Tajikistan’s Ancient Treasures Suffer from Neglect
After a brief, winding trek up the hillside along a main thoroughfare, visitors to the northern Tajikistan town of Istaravshan reach an imposing, modern bricked gate leading to the remains of the ancient Mug Tepe citadel. The fortress represents a centerpiece underpinning Tajikistan’s claims to a proud historical legacy ranging back to the First Persian Empire and beyond.
But the heritage site today is in dismal condition.
Cyropolis, as classical authors knew the place where Istaravshan now stands, was founded by Achaemenid emperor Cyrus the Great as one of several defensive bulwarks against nomadic peoples inhabiting the steppes east of the Caspian Sea. Those defenses were not enough, however, to hold off the invading armies of Alexander the Great, who reduced Cyropolis to ruins when its residents put up fierce resistance.
Tajikistan’s government has for decades talked about honoring the country’s Persian past. But if the state of sites like those in Istaravshan is anything to go by, officials are better at talking up history than they are at preserving it.
It was not always that way.
In 2002, Tajikistan marked the 2500th anniversary of Istaravshan with pomp. For the event, they unveiled the imposing arched gateway, topped by a cobalt blue dome, which now fronts Mug Tepe. For many years after the opening, the gate and the cascade of steps leading up to it served as the stage for festive events.
A small prototype of Mug Tepe was raised ahead of those anniversary celebrations. A circular stage was built in the middle of the hill to mark Tajikistan’s ninth Independence Day.
But Mug Tepe these days sees more stray dogs than tourists. Visitors to the fort find parts of the once formidable walls crumbling. Plastic water bottles and other garbage strewn across the hill where the fortress once rose only worsen the experience.
Even the relatively new dome and gate are showing signs of disrepair.
Firuza Ruhulova, a guide who works for the museum of Panjakent, another city in northern Tajikistan, told EurasiaNet.org that when she brings tourists to Istaravshan, many express disappointment. “When tourists come to Istaravshan, most of them say the city lacks the means and effort to preserve historical sites,” she said.
Ruhulova said the government is responsible for preserving the Mug Tepe site and that neither UNESCO nor any other international bodies are contributing upkeep funds. An official involved in the restoration of heritage sites in Tajikistan said the government has set money aside for repair works, but nowhere near enough.
In 2012, the government set out a budget of 2.5 million somoni (worth roughly $520,000 at the time) to refurbish Mug Tepe over an eight-year period running to 2020. “Last year, the central government (in Dushanbe) provided 200,000 somoni (out of the earmarked 2.5 million), and this year they allocated 100,000 somoni to start construction of the site. Yet, the local government of Istaravshan did not set aside even 100,000 somoni to draw up a construction project. [The local government] took 2-3 years to complete the plan. But if you look at the project, you can still find a few mistakes,” said the official, speaking on condition of anonymity.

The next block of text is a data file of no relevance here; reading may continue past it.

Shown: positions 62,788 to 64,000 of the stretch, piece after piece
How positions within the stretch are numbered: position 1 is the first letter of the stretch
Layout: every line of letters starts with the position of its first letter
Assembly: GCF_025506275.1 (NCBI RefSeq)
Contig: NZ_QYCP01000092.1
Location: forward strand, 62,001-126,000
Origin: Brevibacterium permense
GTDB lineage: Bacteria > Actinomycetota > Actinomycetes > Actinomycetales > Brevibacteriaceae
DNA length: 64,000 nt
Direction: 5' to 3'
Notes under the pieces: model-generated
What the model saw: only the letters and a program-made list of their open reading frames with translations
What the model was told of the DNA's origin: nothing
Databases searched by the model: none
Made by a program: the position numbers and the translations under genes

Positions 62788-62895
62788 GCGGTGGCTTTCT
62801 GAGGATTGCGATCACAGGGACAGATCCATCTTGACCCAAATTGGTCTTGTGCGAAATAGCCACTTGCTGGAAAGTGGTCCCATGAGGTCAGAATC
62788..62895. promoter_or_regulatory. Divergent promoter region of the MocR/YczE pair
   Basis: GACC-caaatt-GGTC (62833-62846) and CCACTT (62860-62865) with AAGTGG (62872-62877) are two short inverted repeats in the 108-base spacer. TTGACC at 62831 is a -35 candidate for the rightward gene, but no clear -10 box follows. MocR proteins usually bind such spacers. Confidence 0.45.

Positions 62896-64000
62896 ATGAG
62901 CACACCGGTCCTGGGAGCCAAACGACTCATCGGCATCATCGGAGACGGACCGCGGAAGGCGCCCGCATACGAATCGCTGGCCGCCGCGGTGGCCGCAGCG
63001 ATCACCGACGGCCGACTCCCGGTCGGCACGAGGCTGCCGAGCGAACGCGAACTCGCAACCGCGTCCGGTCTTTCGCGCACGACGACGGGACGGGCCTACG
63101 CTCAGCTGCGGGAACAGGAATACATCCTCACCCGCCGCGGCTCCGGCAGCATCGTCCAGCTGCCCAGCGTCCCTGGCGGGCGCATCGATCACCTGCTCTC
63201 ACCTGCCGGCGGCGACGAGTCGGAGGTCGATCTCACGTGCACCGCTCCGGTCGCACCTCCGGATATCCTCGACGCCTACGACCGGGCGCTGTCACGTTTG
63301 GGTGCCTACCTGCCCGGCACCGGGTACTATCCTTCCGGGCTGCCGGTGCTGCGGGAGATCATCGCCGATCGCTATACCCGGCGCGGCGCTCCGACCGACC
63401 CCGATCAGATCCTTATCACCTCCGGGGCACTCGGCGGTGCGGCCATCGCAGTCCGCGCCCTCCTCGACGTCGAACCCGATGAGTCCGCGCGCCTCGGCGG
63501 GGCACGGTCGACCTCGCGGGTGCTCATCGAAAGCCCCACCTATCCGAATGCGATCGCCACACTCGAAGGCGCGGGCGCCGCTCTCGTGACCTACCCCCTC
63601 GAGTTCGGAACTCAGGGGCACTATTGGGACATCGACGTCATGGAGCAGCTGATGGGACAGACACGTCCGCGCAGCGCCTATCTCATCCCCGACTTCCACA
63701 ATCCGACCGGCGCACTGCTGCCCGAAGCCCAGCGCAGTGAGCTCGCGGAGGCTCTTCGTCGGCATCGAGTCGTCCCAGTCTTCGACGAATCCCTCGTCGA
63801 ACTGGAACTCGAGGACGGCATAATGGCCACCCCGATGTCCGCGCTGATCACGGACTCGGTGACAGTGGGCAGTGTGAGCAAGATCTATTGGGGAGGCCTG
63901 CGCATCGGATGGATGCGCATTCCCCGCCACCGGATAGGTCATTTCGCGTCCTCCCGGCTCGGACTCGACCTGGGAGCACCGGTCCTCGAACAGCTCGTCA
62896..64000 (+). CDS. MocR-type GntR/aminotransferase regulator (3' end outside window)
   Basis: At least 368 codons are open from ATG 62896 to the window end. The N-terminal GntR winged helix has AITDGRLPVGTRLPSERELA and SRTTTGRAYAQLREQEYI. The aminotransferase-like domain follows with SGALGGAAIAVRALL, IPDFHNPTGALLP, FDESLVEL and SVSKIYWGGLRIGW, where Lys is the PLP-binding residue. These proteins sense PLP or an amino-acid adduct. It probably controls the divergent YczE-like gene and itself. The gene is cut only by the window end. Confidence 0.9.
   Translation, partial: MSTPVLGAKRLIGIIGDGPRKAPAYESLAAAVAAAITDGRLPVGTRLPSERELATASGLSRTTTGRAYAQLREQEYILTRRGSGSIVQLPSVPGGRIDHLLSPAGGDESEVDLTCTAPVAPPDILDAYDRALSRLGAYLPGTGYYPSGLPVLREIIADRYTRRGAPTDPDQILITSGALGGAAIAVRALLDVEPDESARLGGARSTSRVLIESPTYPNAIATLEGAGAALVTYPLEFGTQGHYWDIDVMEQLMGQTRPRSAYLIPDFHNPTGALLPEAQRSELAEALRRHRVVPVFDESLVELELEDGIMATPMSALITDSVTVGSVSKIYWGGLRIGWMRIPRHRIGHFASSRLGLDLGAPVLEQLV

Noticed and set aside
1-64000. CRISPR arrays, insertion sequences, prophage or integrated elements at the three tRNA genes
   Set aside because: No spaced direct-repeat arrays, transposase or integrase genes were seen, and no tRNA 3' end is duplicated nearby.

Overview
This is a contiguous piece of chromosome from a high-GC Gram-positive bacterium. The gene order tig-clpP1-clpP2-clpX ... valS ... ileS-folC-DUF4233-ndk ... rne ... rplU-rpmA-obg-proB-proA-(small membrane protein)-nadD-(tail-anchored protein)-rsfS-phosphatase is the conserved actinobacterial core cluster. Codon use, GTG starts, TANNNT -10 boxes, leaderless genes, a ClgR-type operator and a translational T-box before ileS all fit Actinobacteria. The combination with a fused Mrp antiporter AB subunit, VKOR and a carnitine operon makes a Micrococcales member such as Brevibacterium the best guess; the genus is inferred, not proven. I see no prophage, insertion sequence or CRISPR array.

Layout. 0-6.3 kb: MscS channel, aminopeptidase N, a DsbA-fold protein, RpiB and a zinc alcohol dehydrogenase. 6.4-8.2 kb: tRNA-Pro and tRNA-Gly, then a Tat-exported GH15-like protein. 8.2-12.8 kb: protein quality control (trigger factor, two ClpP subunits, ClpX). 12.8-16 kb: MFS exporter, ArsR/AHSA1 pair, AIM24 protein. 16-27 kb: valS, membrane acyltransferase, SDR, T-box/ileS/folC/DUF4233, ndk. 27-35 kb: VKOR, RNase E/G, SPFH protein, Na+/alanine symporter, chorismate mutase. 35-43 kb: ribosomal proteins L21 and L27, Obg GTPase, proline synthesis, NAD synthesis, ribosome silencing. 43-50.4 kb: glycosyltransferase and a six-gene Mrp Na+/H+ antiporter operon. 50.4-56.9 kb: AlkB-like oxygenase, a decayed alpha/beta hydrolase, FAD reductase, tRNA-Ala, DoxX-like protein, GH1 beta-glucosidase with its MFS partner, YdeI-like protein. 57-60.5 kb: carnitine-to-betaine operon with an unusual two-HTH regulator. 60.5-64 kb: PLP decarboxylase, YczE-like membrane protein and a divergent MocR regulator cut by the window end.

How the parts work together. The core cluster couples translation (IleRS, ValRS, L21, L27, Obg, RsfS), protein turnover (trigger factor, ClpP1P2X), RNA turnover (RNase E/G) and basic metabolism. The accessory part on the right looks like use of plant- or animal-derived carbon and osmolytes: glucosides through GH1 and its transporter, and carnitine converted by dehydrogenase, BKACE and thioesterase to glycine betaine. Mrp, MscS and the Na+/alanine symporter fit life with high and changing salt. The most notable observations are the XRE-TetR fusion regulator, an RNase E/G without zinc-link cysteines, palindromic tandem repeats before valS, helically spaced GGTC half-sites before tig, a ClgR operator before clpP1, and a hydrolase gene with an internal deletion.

Pointing at a 20 meter-long section of a wall, the official said that 920,000 somoni was needed to restore only that part. Because of the devaluation of Tajik currency, the allocated money is insufficient to surround the hill with a wall, the restoration official explained.
“We are restoring the walls gradually. We get around 100,000-200,000 somoni every year to build some parts of the wall. But we will need around 12-13 million somoni to build the walls and a small market to accommodate craftsmen inside Mug Tepe,” he said.
The list of neglected sites does not end with Mug Tepe. Kok Gumbaz, a 15th century mosque and madrassa, along with the Rustambek madrassa, are other victims of inattention in Istaravshan.
Writing in the May 2015 issue of Perspectives on Central Asia, Edward Schipke described the disheartening experience of touring Kok Gumbaz. “On an autumn visit in 2014 the gate was unlocked and no caretaker was present. Local kids had assumed the role, guiding visitors on a spiraling staircase to the dome, around which brown and yellow weeds have gone airborne and taken root,” Schipke wrote.
Another threat confronting Mug Tepe is encroaching development.
A five-story building has sprung up at the foot of the hill where Mug Tepe is situated. That has elicited the ire of those battling against the odds to preserve heritage sites.
The restoration works expert said that graft makes it easy for developers to circumvent rules in Tajikistan, where, he said, officials “sell off land and stuff themselves because they know that in two or three years they will lose their positions anyway.”
Construction works on the five-story building was halted after a visit from the Deputy Culture Minister in 2013, but with money at stake, it is uncertain for how long.
“They have bought everything, and if we let them, they will buy the Mug Tepe fort itself,” the official said.